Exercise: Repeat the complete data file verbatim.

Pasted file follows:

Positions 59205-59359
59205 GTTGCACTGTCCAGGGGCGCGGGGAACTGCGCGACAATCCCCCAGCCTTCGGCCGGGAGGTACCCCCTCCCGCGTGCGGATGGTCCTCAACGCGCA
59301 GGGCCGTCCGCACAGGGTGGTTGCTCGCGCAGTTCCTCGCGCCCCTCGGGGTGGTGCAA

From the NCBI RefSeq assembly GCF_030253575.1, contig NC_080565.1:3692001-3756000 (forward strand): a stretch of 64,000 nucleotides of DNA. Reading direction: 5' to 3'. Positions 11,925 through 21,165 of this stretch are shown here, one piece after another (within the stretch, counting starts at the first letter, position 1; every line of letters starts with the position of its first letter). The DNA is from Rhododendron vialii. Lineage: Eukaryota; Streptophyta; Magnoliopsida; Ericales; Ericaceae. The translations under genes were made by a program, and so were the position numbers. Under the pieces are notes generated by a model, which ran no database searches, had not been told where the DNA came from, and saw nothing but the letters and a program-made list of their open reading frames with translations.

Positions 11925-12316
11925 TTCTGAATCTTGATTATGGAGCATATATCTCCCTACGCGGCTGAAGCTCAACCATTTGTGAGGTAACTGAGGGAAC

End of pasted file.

Positions 59205-59359
59205 GTTGCACTGTCCAGGGGCGCGGGGAACTGCGCGACAATCCCCCAGCCTTCGGCCGGGAGGTACCCCCTCCCGCGTGCGGATGGTCCTCAACGCGCA
59301 GGGCCGTCCGCACAGGGTGGTTGCTCGCGCAGTTCCTCGCGCCCCTCGGGGTGGTGCAA

From the NCBI RefSeq assembly GCF_030253575.1, contig NC_080565.1:3692001-3756000 (forward strand): a stretch of 64,000 nucleotides of DNA. Reading direction: 5' to 3'. Positions 11,925 through 21,165 of this stretch are shown here, one piece after another (within the stretch, counting starts at the first letter, position 1; every line of letters starts with the position of its first letter). The DNA is from Rhododendron vialii. Lineage: Eukaryota; Streptophyta; Magnoliopsida; Ericales; Ericaceae. The translations under genes were made by a program, and so were the position numbers. Under the pieces are notes generated by a model, which ran no database searches, had not been told where the DNA came from, and saw nothing but the letters and a program-made list of their open reading frames with translations.

Positions 11925-12316
11925 TTCTGAATCTTGATTATGGAGCATATATCTCCCTACGCGGCTGAAGCTCAACCATTTGTGAGGTAACTGAGGGAAC